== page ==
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An interview with… Miriam Battye

Posted on: September 8th, 2023 by ppEditor

How would you describe Strategic Love Play?

It’s one scene, one first date, two strangers who met on their phones, now in a room with no guidance. And we’re off. It’s play with absolutely no stakes at all, because it’s a first date, so they can just piss off at any time. They don’t owe each other anything, they’re not allowed to ask anything of each other yet.

They don’t care about each other at all. In fact, this is just something that they have to go through, on the off chance it works out. It’s highly unlikely that it will work out. And there’s very little they can really do about it, other than being properly washed and normal enough.

But actually, if you stare at it, it’s very high stakes. You can break someone and get yourself broken. The experience can leave you completely bewildered and cored, and embarrassed that you allowed it to. It’s an uncomfortable tightrope walk, between something that you’re supposed be casual about, and something that can snap that last thread of dignity you have.

It’s about two people who have found themselves, for very different reasons, completely stuck in a dating loop. Always at another table, with another pint, and another stranger, no resulting love, no resulting calm, no way out. Maybe they need each other, to get out.

It’s maybe the most romantic thing I’ve ever written.

Can you discuss the development process, what inspired you to write this type of love story?

It is pretty unoriginal to write about love. However I have that tragic arrogant feeling that it has been uniquely more atrocious for me than for anyone else. I think a lot of people feel like that. I think that might be what dating feels like. I think that’s why I wanted to write about it, to work out why it is that I have felt so hard done by, and where on earth I got the wild idea it was supposed to be gorgeous and easy. Why should it be?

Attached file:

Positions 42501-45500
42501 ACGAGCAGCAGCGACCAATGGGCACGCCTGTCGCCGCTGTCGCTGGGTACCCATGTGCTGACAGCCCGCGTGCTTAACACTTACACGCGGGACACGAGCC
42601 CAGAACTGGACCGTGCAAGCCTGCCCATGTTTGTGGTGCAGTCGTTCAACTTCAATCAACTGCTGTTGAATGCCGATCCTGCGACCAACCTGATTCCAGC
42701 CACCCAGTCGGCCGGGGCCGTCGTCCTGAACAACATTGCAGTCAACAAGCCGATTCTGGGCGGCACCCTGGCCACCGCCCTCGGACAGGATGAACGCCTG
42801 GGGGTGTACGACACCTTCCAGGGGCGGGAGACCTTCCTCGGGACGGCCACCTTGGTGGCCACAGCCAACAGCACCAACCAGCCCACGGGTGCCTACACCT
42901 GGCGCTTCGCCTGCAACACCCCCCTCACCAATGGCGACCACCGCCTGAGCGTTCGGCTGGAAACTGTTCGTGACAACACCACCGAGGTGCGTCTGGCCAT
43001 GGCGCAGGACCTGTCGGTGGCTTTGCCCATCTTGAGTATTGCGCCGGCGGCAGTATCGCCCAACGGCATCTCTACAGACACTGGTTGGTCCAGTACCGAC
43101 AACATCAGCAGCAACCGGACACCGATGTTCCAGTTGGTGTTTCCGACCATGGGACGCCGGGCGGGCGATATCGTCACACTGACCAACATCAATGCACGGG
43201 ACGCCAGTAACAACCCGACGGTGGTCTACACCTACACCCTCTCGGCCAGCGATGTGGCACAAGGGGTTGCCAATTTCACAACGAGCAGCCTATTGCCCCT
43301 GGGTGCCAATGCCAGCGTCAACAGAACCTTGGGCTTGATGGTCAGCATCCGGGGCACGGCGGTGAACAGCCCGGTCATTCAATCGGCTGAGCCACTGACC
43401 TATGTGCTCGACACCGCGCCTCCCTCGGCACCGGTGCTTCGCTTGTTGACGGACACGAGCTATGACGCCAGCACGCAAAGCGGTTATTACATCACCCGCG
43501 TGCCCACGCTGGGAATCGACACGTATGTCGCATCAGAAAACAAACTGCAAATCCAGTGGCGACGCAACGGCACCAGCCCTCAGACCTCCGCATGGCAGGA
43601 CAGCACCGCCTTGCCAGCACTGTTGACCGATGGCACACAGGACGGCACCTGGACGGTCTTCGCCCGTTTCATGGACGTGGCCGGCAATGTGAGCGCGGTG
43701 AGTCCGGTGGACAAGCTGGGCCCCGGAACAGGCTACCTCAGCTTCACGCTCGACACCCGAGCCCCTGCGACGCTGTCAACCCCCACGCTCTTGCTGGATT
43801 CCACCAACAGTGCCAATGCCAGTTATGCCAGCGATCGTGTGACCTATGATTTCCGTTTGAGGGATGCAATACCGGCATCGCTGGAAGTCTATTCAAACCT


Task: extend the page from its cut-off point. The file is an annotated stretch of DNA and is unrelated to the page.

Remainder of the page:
I think when I was young, I understood that lovers were fought for. I assumed I would be fought for, and I would fight for someone. But life arrived, and I found, to my surprise, dating lacks quite a lot of fight. I think this play started cos I wanted to see what happened if someone actually fought for something in this particular context.

As a writer, I am always interested in language games. I’m interested in the ways we lie to each other, the ways we fail to articulate ourselves, the ways we falsely present ourselves, the ways we bullshit without even really thinking about it. The realm of dating and quote unquote love is a fascinating place to look at this. We are trying to package a gorgeous version of ourselves, we are also trying to not try, to present ambivalence.

How do you feel dating has changed since the introduction of dating apps?

I think I wrote the play, to try and work this out.

I wonder if it’s overextended us a bit. I think apps provided an incredibly effective solution to something that is genuinely painfully difficult. So they made that initial painful part easier. No question there. But I wonder if, maybe, it isn’t supposed to be painless.